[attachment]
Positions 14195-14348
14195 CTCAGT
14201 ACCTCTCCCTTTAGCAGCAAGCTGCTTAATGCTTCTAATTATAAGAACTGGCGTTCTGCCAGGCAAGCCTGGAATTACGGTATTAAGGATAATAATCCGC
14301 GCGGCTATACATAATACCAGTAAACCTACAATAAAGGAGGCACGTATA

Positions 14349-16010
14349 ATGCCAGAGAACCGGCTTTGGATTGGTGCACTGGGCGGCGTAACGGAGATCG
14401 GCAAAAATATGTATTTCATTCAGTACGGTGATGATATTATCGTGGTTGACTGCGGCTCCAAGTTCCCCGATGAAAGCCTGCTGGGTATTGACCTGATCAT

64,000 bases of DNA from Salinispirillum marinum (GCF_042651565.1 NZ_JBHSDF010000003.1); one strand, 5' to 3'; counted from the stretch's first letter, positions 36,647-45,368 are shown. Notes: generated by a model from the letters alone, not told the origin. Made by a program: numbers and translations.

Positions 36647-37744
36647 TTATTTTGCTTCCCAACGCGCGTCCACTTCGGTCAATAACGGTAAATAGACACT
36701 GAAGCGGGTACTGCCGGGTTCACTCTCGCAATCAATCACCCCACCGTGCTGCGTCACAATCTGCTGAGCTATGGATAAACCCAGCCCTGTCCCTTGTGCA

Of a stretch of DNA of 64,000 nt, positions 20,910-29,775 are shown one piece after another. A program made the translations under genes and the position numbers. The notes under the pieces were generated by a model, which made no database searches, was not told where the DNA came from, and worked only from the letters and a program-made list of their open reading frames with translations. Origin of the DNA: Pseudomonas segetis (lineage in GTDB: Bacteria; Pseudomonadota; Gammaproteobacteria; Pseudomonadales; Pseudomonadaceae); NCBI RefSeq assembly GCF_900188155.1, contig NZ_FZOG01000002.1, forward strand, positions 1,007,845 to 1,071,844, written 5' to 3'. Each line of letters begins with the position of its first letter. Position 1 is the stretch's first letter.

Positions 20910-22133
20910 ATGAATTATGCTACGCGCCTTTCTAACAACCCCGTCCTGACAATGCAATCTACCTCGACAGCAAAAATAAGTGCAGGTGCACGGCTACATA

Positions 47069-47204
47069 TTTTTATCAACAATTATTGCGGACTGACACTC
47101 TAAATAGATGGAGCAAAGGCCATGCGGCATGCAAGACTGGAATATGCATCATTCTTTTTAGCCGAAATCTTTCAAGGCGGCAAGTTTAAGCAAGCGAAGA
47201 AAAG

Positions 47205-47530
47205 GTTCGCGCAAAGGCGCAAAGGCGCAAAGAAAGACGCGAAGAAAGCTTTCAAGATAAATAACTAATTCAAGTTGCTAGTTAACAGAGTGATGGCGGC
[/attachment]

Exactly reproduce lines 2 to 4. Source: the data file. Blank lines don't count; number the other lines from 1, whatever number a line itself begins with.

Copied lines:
14195 CTCAGT
14201 ACCTCTCCCTTTAGCAGCAAGCTGCTTAATGCTTCTAATTATAAGAACTGGCGTTCTGCCAGGCAAGCCTGGAATTACGGTATTAAGGATAATAATCCGC
14301 GCGGCTATACATAATACCAGTAAACCTACAATAAAGGAGGCACGTATA